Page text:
I wonder if you’ve ever allowed yourself to do stream-of-consciousness writing? It can be very freeing and might help you get in touch with the non-logical side of yourself. You might not actually use anything that comes of it, but it might open a channel to something that you didn’t realize was there. It may sound bizarre, but what I sometimes do is turn off all the lights and close my eyes and just type. (I am a pretty good touch typist.) It lets me get into a mental space that’s hard to access when I’m looking at the words coming out.

    …just a crazy idea!

    1. P.S. Interestingly, I don’t seem to have a hard time with the emotional side of writing, but I have a heck of a time with plot and dialogue–for me, those are the big hurdles! We all have our demons to overcome.

    2. LOL! If I typed with my eyes closed, I might not be able to read it back. I’ve done stream of consciousness writing in the past. Sometimes it was very helpful, and sometimes it was a big fat zero. What I think might work better for me these days, is letting myself get in that frame of mind while I’m actually working on a WIP. I’ve been sort of vaguely meandering around with that idea, but you sharpened it up. Thanks.

        1. I like that — focused channeling. I’m a never-give-up kind of person, so no danger there. But it’s good to have support from other writers.

  3. “And now I’m questioning it because I didn’t want to be just a novelist; I wanted to be a great one.”

    I was talking about this with Noakes the other day, because he’s afraid to create art, lest his creation be less than what he thought it should be.

    Look, I told him, I’d like to write as well as Mary Renault. And probably Mary Renault wanted to write as well as Shakespeare. And Shakespeare, no doubt, thought he wasn’t a patch on Homer. No doubt Homer considered himself to be very small compared to some ideal he had.

    If we all kept waiting for us to be as good as we thought we should be . . . What would get created?

    There’s no such thing as a Perfect Writer, because we don’t have the ability to know what the objective standards are for perfection. There may be some alien species out there who finds the efforts of Shakespeare to be laughable. Does that mean Shakespeare should never have written?

    To my mind, this is the practical definition of a good writer: They do the best they can. Some reader enjoys the results. That’s it. If you can do that, then you’re a success.

    Clearly you meet that criteria.

    As for your particular problem, I think you summed up the situation well: “We write best in the ways that are natural to us, and logic and rationality are what’s natural to me.” It can be frustrating if you enjoy reading a particular style, and you write in a different style. But remember: your reading tastes aren’t shared by everyone. The science fiction world is a vast universe, with lots of different literary approaches, and my god, are there plenty of readers there who like the logical-and-rational approach. If you were writing romance, you might be in trouble, but not where SF is concerned.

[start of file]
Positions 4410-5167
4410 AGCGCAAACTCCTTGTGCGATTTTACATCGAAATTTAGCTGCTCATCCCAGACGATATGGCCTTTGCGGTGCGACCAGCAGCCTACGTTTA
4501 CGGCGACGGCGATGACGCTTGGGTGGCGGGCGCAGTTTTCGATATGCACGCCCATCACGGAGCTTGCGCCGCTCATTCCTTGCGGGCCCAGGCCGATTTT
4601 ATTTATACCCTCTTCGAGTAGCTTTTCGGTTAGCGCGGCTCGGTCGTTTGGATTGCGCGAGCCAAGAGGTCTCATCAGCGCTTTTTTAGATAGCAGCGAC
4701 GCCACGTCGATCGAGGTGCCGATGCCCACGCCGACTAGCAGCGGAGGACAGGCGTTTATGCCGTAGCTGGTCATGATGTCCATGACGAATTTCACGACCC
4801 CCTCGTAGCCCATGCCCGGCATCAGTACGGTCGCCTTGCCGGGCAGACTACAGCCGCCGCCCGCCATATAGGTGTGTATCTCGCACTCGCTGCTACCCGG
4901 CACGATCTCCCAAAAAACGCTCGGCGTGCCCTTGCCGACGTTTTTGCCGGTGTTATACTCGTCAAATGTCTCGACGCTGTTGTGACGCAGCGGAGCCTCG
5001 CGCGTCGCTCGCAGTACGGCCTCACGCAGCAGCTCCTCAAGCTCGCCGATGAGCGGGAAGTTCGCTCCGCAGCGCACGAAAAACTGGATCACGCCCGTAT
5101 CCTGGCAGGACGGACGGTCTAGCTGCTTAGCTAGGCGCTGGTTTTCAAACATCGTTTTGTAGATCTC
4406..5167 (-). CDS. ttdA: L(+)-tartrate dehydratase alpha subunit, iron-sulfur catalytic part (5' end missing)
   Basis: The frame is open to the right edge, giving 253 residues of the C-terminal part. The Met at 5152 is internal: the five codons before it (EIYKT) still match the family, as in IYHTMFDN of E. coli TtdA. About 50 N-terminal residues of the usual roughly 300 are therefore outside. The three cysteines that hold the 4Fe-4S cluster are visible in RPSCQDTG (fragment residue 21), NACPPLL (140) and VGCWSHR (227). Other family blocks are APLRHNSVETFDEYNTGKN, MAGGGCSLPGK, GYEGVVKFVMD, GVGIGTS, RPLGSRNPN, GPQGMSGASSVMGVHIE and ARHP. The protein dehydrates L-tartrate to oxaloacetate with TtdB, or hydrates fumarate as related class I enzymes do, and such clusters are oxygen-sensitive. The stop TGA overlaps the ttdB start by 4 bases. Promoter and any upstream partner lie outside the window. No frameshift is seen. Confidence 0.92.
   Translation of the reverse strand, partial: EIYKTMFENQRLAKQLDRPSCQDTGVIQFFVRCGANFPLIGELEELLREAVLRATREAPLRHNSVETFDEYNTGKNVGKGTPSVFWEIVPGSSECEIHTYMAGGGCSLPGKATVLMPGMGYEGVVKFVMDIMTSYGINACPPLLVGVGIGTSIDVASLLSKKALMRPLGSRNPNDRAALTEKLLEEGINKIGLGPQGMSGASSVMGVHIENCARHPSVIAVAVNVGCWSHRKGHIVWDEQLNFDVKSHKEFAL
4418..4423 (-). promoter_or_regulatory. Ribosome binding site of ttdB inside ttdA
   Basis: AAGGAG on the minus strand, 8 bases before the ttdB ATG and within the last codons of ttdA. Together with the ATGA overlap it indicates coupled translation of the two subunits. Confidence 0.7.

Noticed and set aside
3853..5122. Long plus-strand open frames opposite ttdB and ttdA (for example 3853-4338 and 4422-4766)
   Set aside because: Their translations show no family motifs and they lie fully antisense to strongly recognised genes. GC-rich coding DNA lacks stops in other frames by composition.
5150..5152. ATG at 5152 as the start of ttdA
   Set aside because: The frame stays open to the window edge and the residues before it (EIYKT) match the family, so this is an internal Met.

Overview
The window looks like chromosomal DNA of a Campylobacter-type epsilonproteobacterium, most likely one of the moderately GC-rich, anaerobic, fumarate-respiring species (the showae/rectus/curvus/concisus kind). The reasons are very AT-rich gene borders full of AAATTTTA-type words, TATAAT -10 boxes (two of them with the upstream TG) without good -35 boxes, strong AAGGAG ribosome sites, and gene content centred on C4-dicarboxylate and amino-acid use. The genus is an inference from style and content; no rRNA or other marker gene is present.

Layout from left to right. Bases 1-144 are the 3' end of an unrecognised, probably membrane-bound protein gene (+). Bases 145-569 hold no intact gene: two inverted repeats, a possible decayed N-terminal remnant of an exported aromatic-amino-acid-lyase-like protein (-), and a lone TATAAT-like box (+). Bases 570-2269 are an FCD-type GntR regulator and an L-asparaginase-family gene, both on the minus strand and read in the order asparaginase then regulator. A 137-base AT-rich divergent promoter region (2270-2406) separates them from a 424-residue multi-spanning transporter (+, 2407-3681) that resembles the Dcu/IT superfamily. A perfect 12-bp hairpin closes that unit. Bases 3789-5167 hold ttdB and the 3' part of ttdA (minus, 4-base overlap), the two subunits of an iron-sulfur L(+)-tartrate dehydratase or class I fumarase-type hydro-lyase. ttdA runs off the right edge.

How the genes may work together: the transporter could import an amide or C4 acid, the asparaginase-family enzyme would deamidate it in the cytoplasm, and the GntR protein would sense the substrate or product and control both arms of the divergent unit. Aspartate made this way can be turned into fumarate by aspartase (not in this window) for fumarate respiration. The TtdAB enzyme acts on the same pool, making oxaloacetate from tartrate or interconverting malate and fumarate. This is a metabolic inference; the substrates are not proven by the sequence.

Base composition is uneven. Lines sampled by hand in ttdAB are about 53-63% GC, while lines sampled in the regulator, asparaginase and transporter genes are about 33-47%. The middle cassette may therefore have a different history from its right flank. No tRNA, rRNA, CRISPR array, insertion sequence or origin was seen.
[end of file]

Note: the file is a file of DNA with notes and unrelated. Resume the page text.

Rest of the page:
That said, expanding one’s boundaries as a writer is always good. Instead of saying, “I can’t do this,” try doing it. Make use of your wonderful gift for rationality to rationally analyze how your favorite writers are including drama and emotional connections in their story. Remember: just because a writer has written an emotional scene doesn’t necessarily mean the writer was emotional when she created that scene. A lot of writers create emotions and drama in an utterly cold-blooded, rational manner. Try reading David Gerrold’s literary memoir The Trouble with Tribbles, or other nonfiction works by scriptwriters, because they often take the rational approach to creating drama.

    I’m a primarily intuitive writer myself – scenes simply unfold in front of my eyes – but there will be times in every story when I quite consciously say, “Okay, I need this particular element in the story – how do I insert it?” Such skills should be part of every writer’s toolbox.

    You will probably find that the rational approach works best for you. I found, after two years of teaching myself to write sex scenes (a skill that did not come naturally to me) that I prefer sex scenes to be nongraphic or fade-to-black. That’s fine. Now I know where my strength lies, but now I also have the ability to go beyond my natural strength if the occasion should arise when I need to create a graphic sex scene. It’s like knowing CPR even if you’ve decided not to go to medical school; it could come in handy.

    1. As always, you’re a kick in the butt when I need one. Thanks for the words about SF and the rational approach, and for the reference to Gerrold’s book. Yes, I need to work harder at the things I’m not good at, and I’m making a start on that. But I think I’ll skip the sex scenes. Like you, I prefer the nongraphic, and i simply wouldn’t write the kind of book where a full-out sex scene would be a necessary or expected part.

      1. “But I think I’ll skip the sex scenes.”

        Oh, I wasn’t suggesting you try them. That happened to be my particular challenge; I was mentioning that as an analogy to your challenge.